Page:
After bumper harvests in Chile, Argentina and Uruguay, producers demonstrated their quality with a combined 14 awards at the world’s largest olive oil quality contest.
Producers from Chile, Argentina and Uruguay beat the odds to produce some of the world’s best extra virgin olive oils this year, combining to win 21 awards from 32 entries at the 2023 NYIOOC World Olive Oil Competition.
Despite prolonged drought and high summer temperatures, farmers in the three countries comprising South America’s Southern Cone enjoyed bumper harvests.
These awards mean a lot to our team and confirm that our commitment to producing high-quality extra virgin olive oil is being appreciated.
Chilean producers set a new record in the competition, winning 14 awards (eight Gold and six Silver Awards) with a 70 percent success rate, surpassing their previous highest tally of ten medals in 2019.
The harvest in Chile started in April and ran through June. Despite a significant drought that dominated much of the country’s fertile central valley, home to most of its olive groves, Chilean producers enjoyed a robust crop this year, similar to their 2022 yield.See Also:The Best Olive Oils from Chile
“According to our statistics, Chile’s olive oil production reached 21,000 tons in 2023,” Gabriela Moglia, the general manager of ChileOliva, a producer association, told Olive Oil Times.
“We are happy that Chilean olive oils were awarded in the contest that supports the quality of our product worldwide,” Moglia added. “The olive oil of Chile is more than 90 percent extra virgin as the country specializes in quality.”
Among the biggest Chilean winners at the 2023 NYIOOC was Agricola Pobeña, which earned four Gold Awards.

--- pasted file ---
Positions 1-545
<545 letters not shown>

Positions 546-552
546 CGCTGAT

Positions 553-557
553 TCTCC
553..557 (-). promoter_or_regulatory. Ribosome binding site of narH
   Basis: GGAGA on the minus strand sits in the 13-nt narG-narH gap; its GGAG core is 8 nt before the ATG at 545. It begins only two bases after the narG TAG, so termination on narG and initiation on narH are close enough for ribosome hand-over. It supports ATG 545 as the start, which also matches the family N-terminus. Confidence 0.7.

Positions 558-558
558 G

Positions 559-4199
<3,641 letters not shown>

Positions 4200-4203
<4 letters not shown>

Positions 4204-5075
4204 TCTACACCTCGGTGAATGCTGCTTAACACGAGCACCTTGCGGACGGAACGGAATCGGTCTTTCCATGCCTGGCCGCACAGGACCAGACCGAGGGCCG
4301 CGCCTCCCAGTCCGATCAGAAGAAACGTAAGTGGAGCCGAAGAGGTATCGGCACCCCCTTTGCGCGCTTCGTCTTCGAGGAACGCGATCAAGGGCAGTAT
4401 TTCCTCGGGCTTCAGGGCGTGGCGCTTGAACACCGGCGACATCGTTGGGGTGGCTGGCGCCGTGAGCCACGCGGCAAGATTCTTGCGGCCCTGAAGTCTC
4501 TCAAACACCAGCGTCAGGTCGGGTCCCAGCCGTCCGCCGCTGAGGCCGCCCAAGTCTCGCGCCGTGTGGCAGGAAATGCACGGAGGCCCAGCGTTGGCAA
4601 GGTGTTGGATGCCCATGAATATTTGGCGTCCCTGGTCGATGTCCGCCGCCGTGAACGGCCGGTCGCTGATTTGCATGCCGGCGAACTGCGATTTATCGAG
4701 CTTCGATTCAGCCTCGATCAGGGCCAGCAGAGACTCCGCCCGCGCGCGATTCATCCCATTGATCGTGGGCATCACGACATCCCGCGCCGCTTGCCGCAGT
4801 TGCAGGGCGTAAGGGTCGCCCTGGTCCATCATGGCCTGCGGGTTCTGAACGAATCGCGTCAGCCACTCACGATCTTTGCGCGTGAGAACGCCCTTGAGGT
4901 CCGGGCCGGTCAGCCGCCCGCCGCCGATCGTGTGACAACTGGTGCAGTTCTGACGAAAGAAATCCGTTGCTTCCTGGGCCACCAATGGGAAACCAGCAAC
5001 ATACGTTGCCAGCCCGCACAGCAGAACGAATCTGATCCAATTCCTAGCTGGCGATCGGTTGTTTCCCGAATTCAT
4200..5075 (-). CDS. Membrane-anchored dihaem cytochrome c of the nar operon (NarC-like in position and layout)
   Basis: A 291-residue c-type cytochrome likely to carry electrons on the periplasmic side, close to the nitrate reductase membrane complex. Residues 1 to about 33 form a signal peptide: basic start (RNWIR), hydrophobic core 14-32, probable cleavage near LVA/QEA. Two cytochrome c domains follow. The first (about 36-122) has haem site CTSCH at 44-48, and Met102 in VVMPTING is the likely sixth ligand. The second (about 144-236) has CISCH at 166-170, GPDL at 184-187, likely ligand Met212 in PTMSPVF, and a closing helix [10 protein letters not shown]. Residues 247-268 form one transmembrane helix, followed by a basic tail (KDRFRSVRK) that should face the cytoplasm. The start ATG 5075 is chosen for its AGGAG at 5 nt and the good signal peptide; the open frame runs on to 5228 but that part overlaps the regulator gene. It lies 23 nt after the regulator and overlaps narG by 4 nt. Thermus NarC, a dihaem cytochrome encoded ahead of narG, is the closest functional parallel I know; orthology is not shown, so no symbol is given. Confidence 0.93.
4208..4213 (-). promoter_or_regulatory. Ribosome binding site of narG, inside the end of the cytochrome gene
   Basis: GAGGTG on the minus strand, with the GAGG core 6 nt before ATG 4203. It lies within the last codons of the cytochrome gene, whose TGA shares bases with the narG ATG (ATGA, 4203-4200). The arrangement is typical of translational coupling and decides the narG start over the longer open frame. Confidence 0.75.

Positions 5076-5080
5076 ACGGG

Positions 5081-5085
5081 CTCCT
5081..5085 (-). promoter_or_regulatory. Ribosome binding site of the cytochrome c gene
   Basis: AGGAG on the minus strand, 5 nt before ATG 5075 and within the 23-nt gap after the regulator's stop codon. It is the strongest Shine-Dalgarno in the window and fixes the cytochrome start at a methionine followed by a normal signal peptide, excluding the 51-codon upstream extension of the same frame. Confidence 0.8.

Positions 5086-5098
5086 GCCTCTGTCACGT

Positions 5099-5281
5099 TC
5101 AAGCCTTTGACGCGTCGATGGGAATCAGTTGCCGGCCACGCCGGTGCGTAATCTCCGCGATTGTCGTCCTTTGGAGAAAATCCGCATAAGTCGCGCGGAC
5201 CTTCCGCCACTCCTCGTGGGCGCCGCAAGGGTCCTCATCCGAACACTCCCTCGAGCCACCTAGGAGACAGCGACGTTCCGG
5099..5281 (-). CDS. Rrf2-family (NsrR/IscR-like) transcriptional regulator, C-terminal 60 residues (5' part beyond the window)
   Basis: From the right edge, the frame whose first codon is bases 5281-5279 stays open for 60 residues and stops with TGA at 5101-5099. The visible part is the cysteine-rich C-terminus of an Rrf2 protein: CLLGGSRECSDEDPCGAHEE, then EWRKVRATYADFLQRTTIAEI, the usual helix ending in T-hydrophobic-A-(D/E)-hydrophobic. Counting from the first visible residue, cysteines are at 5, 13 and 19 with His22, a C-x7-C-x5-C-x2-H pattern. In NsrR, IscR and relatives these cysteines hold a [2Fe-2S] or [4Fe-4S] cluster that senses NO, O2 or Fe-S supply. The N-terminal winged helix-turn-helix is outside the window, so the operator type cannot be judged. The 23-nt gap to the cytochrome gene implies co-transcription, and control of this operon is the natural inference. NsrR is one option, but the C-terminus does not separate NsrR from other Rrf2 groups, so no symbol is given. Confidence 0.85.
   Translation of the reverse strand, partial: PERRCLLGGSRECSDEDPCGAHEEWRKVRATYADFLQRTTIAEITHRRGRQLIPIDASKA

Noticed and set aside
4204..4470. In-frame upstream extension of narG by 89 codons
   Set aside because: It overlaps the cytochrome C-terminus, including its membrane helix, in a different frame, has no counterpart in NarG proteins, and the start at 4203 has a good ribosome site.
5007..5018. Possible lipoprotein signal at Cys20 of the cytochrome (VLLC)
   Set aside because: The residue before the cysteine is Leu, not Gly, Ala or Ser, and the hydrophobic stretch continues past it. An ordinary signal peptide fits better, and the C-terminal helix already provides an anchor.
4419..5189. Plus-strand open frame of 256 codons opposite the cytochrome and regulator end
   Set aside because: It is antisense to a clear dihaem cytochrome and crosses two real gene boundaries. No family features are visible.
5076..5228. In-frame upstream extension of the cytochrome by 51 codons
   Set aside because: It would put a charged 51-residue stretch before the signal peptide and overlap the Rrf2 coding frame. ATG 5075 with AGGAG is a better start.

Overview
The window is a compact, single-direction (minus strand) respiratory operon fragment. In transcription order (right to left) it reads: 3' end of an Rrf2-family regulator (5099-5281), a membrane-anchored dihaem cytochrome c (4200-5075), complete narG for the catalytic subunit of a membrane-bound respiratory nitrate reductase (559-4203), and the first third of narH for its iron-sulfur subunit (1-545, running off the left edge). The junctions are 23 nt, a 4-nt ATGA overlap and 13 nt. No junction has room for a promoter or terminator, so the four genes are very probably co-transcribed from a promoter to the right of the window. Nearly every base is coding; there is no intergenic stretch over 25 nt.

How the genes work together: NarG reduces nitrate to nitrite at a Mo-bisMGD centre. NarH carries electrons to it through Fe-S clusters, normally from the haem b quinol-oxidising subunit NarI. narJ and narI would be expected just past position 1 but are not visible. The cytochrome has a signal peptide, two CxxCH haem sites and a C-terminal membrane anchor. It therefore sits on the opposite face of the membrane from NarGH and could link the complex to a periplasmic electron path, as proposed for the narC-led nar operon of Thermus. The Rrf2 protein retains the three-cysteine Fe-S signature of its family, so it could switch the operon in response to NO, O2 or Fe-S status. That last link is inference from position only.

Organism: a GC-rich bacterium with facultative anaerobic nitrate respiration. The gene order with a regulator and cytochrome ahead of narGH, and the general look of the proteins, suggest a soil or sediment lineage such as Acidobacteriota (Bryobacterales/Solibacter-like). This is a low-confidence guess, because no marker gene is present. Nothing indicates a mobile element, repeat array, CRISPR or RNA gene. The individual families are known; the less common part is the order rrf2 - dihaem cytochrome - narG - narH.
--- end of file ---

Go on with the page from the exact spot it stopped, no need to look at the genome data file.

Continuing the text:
“We are very proud to win four golds at the NYIOOC this year,” José Manuel Reyes, the commercial manager at Agricola Pobeña, told Olive Oil Times. “These awards mean a lot to our team and confirm that our commitment to producing high-quality extra virgin olive oil is being appreciated.”
For the fourth consecutive year, the company won with its Alonso brand of olive oils, including Hojiblanca, Coratina, and Cuartel 64 monovarietals and the Obsession blend.
The producers behind Olivos Ruta del Sol, another award-winning company from Chile, acknowledged the importance of participating and winning in the world’s largest and most prestigious olive oil quality contest.
“To win accolades at the NYIOOC is extraordinary, especially because our markets are 100 percent overseas and New York is a great showroom,” Fernando Carrasco Spano, the company’s chief executive, told Olive Oil Times.
The company received Gold and Silver Awards for two blends at the 2023 NYIOOC, the Deleyda Fine Selection and the Deleyda Premium. This year’s recognition extends the company’s winning streak at the World Competition to five consecutive years.
Based in Valparaíso, Olivos Ruta del Sol cultivates 143,000 olive trees of various olive varieties, including Coratina, Koroneiki, Frantoio and Arbequina, taking advantage of the area’s location and geomorphology.